translation, and deleting a resource upon which tasks are
waiting. In addition, the time required to service a clock tick
interrupt is based upon the number of timeouts and other
"events" which must be processed at that tick. This second
group is composed primarily of capabilities which are inherently
non-deterministic but are infrequently used in time critical
situations. The major exception is that of servicing a clock
tick. However, most applications have a very small number of
timeouts which expire at exactly the same millisecond (usually
none, but occasionally two or three).
@subsection Interrupt Latency
Interrupt latency is the delay between the CPU's
receipt of an interrupt request and the execution of the first
application-specific instruction in an interrupt service
routine. Interrupts are a critical component of most real-time
applications and it is critical that they be acted upon as
quickly as possible.
Knowledge of the worst case interrupt latency of an
executive aids the application designer in determining the
maximum period of time between the generation of an interrupt
and an interrupt handler responding to that interrupt. The
interrupt latency of an system is the greater of the executive's
and the applications's interrupt latency. If the application
disables interrupts longer than the executive, then the
application's interrupt latency is the system's worst case
interrupt disable period.
The worst case interrupt latency for a real-time
executive is based upon the following components:
@item the longest period of time interrupts are disabled
by the executive,
@item the overhead required by the executive at the
beginning of each ISR,
@item the time required for the CPU to vector the
@item for some microprocessors, the length of the longest
The first component is irrelevant if an interrupt
occurs when interrupts are enabled, although it must be included
in a worst case analysis. The third and fourth components are
particular to a CPU implementation and are not dependent on the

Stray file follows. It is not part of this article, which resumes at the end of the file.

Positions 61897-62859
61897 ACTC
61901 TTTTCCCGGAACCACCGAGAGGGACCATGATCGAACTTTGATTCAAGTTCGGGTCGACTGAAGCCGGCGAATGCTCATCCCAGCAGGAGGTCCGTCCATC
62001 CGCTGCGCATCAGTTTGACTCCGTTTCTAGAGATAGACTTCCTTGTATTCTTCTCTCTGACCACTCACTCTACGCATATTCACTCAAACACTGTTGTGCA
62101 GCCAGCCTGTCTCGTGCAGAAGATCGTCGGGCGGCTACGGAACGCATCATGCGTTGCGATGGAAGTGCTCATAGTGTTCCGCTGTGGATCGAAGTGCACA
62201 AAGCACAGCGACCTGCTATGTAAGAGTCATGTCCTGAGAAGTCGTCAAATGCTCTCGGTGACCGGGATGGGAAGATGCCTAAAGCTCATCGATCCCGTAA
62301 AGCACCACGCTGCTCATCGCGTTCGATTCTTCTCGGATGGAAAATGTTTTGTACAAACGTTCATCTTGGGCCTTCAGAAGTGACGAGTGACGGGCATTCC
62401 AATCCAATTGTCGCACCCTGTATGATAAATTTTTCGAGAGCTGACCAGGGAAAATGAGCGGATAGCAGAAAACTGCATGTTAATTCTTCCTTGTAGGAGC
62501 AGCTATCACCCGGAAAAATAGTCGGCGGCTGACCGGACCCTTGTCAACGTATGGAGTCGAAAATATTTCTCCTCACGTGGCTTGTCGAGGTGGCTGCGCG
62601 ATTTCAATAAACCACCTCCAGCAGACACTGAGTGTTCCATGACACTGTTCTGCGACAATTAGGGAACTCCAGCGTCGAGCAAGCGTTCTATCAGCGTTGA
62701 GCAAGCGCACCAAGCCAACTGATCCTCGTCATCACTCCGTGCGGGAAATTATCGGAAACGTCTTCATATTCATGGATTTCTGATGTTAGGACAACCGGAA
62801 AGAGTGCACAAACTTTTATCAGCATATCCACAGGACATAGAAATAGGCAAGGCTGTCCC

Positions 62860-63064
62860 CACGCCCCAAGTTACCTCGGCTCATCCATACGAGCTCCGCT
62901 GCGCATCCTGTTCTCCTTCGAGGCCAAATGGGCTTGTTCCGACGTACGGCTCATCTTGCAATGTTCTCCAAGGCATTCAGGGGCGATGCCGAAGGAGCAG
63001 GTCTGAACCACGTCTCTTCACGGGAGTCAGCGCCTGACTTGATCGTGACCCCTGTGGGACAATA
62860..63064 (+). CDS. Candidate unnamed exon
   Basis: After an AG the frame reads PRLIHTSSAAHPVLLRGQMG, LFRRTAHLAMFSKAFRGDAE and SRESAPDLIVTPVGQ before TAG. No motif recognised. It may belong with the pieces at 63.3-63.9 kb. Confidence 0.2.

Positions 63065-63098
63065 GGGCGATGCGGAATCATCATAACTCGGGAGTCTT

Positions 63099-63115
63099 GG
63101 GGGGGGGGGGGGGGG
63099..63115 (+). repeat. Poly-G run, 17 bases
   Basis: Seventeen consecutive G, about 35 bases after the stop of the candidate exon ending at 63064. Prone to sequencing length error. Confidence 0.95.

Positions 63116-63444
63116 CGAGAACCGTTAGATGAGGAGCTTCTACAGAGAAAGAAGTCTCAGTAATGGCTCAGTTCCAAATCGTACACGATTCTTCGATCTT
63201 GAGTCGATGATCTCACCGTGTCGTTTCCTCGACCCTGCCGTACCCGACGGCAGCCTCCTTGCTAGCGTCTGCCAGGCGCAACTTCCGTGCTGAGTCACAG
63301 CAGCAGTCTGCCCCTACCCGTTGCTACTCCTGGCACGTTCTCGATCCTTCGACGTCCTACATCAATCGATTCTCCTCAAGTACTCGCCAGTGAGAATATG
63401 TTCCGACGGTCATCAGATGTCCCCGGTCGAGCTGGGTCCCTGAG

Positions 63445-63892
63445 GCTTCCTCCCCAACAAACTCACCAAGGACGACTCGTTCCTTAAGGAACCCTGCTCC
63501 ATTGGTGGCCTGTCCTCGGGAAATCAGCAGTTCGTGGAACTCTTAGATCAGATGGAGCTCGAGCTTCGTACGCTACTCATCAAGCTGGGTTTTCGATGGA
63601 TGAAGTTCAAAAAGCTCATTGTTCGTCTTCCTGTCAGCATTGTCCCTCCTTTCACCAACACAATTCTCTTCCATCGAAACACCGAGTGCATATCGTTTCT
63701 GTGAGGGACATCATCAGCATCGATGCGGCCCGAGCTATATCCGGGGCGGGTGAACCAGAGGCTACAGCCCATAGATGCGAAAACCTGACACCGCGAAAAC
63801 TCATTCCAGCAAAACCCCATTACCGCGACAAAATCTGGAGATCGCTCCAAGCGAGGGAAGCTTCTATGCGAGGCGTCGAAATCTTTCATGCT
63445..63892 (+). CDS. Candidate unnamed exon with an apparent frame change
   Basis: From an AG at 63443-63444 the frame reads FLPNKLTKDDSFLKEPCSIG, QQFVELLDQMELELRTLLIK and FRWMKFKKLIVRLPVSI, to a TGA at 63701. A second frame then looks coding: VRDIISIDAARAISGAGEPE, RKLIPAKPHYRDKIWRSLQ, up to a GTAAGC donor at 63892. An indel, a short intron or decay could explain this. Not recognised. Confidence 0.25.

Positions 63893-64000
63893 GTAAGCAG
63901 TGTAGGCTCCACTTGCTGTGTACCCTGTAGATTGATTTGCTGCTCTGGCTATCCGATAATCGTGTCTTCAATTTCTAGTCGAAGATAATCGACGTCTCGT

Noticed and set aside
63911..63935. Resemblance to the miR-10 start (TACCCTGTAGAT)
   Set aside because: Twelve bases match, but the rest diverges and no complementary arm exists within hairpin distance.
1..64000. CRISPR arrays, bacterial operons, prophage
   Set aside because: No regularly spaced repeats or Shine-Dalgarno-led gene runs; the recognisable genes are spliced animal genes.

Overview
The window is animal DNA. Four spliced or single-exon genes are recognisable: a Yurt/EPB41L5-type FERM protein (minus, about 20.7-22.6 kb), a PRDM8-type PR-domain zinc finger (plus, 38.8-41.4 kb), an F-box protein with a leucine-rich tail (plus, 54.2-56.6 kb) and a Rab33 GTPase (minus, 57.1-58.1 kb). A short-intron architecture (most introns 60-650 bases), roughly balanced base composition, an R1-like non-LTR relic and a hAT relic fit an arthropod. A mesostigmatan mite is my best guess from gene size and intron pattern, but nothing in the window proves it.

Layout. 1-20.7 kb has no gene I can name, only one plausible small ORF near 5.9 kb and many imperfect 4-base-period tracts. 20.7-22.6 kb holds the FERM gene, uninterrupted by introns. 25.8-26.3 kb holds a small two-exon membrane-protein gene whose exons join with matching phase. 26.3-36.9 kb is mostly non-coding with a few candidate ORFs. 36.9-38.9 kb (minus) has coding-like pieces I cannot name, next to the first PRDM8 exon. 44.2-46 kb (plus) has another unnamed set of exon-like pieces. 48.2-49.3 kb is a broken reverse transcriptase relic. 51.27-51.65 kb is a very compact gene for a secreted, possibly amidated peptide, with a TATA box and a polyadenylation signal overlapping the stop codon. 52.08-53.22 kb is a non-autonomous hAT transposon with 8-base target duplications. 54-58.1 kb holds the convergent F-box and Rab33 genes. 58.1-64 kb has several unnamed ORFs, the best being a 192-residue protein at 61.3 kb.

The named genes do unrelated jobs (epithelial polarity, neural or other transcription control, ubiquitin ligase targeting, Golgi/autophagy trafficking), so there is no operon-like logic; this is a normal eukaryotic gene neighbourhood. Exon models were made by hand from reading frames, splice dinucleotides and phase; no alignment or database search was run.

executive. The fourth component is ignored by this document
because most applications use only a subset of a
microprocessor's instruction set. Because of this the longest
instruction actually executed is application dependent. The
worst case interrupt latency of an executive is typically
defined as the sum of components (1) and (2). The second
component includes the time necessry for RTEMS to save registers
and vector to the user-defined handler. RTEMS includes the
third component, the time required for the CPU to vector the
interrupt, because it is a required part of any interrupt.
Many executives report the maximum interrupt disable
period as their interrupt latency and ignore the other
components. This results in very low worst-case interrupt
latency times which are not indicative of actual application
performance. The definition used by RTEMS results in a higher
interrupt latency being reported, but accurately reflects the
longest delay between the CPU's receipt of an interrupt request
and the execution of the first application-specific instruction
in an interrupt service routine.
The actual interrupt latency times are reported in
the Timing Data chapter of this supplement.
@subsection Context Switch Time
An RTEMS context switch is defined as the act of
taking the CPU from the currently executing task and giving it
to another task. This process involves the following components:
@item Saving the hardware state of the current task.
@item Optionally, invoking the TASK_SWITCH user extension.
@item Restoring the hardware state of the new task.